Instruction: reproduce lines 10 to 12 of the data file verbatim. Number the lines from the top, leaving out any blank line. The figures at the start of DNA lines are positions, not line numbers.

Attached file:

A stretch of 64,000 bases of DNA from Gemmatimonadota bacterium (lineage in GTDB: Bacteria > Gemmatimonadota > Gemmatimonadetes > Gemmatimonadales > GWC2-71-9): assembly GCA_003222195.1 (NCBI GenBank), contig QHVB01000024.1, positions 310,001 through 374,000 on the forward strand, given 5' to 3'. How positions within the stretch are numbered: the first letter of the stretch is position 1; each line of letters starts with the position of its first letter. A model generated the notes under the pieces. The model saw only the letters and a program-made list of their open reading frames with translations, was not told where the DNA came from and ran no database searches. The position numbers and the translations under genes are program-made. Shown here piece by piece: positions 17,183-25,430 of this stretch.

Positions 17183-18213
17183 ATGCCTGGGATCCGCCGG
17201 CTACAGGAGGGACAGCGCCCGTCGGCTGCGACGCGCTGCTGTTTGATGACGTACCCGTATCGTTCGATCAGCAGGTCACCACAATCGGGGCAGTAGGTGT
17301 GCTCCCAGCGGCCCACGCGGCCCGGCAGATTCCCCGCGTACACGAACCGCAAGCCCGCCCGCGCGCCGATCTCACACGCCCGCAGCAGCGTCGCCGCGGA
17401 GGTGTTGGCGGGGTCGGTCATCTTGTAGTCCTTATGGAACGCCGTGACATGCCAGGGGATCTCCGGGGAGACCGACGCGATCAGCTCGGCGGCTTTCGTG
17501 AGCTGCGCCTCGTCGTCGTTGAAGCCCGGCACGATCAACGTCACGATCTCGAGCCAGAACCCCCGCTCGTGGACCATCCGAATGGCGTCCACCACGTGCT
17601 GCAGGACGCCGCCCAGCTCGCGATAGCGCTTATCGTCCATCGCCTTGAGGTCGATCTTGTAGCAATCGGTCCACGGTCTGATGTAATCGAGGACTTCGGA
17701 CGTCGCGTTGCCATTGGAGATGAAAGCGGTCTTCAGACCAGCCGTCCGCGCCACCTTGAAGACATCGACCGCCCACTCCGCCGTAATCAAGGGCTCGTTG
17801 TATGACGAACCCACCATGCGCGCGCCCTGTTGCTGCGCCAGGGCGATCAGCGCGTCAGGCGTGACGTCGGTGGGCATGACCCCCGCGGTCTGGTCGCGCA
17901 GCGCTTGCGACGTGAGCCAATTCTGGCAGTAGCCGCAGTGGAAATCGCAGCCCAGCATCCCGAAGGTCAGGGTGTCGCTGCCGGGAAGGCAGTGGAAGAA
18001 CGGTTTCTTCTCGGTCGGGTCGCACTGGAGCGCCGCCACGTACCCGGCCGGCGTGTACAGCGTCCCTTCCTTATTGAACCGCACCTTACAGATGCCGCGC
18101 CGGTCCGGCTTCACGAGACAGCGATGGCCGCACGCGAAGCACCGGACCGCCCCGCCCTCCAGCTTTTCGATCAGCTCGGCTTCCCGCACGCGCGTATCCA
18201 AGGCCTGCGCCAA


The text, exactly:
17801 TATGACGAACCCACCATGCGCGCGCCCTGTTGCTGCGCCAGGGCGATCAGCGCGTCAGGCGTGACGTCGGTGGGCATGACCCCCGCGGTCTGGTCGCGCA
17901 GCGCTTGCGACGTGAGCCAATTCTGGCAGTAGCCGCAGTGGAAATCGCAGCCCAGCATCCCGAAGGTCAGGGTGTCGCTGCCGGGAAGGCAGTGGAAGAA
18001 CGGTTTCTTCTCGGTCGGGTCGCACTGGAGCGCCGCCACGTACCCGGCCGGCGTGTACAGCGTCCCTTCCTTATTGAACCGCACCTTACAGATGCCGCGC